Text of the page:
technology, hospitality, and plumbing…

Hotel Brands: Are Your Customers As Confused As I Am?

In General on October 5, 2010 at 15:24

Confused?Recently I stayed in a hotel that was part of the Marriott empire – not a Marriott itself, but one of its sub-brands. The experience was a constant surprise – some of the things I expected were missing, but other things I didn’t expect were there. I clearly didn’t understand what the brand was offering. So what was happening?

The more I thought about it, the more it came down to two things.

Firstly, in their efforts to serve different niches, the majors have created a plethora of sub-brands: Marriott has 13, Starwood has 9, Hilton has 10, Intercontinental has 7, and Accor has 17! Barry Schwartz wrote about the Paradox of Choice paralysing consumers, preventing them from buying, and i’m sure that’s what’s happening here.

Secondly, and this is not just the majors, they’re extremely ineffective at communicating the brand and the product.

Look at the flagship brands – Sofitel, W, Conrad, etc, and it’s quite plain to see what the proposition is. Get a bit further down, particularly 4-star brands, and it gets a lot more complicated. What’s the difference between a Novotel and a Pullman, a Westin and a Sheraton, a Holiday Inn and a Crowne Plaza?

Looking on the websites themselves is often no help. Several offer no clues at all. Some, to their credit, make an effort, but these end up being so banal that they really are no use to a customer booking a stay. And as for mentioning the positioning of the brand on a property main page, you can just about forget it: do these companies really think that people are going to read the “Our Brands” page when they’re searching for a hotel in Bangkok, Buenos Aires or Bali?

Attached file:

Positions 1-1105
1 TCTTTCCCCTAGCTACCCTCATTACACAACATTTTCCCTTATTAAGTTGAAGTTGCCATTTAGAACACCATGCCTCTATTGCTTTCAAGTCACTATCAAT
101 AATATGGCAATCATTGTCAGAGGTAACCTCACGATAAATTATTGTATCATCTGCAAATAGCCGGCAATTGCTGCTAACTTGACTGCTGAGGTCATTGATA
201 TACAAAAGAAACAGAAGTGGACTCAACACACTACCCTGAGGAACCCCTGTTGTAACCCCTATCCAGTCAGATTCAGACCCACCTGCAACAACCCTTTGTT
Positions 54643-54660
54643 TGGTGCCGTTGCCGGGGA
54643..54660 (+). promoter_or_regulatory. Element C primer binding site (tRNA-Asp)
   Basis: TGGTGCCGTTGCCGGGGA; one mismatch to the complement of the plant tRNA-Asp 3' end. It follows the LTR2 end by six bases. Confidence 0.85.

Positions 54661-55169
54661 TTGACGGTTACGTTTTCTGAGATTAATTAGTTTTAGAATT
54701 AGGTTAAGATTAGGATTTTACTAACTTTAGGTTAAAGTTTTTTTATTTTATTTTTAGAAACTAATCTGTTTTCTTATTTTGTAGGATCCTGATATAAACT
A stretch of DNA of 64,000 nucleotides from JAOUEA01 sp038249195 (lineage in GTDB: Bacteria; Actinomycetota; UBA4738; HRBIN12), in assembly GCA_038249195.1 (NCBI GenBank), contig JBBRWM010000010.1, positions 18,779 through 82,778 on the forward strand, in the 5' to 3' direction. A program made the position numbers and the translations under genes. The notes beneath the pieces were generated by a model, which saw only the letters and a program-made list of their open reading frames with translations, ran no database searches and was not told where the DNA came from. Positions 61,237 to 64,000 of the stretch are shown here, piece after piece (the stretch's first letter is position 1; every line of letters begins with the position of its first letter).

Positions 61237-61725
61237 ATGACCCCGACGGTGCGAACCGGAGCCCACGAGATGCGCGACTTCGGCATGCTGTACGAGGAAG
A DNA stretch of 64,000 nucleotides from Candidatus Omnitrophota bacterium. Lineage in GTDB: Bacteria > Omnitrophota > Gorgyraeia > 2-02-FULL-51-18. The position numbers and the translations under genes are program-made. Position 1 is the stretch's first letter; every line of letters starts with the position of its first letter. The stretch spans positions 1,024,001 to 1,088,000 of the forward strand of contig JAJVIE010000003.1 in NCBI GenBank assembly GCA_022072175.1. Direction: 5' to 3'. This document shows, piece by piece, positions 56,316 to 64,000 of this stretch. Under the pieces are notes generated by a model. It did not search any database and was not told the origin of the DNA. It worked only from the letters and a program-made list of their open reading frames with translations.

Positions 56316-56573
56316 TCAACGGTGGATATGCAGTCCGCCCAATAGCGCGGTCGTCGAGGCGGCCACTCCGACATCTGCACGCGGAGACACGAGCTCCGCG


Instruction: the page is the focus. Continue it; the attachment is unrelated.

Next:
All this could lead you to think that the different sub-brands are purely for industry insiders to understand.

This is a huge opportunity: hotels need to clearly differentiate themselves in the eyes of the customer. Just a simple statement on the homepage or property mainpage would clarify and reassure the customer, and lead to increased sales. And by ‘simple statement’, i mean something meaningful, personal, heartfelt even, not some boilerplate corporate-speak.

Who is doing this well in the middle of the market? Independent properties are more likely to do this well — because they have to differentiate themselves. Some boutique hotels also do this well, but still the difference is often implied rather than explicit.

Who else is there?

Anthony Green – October 2010

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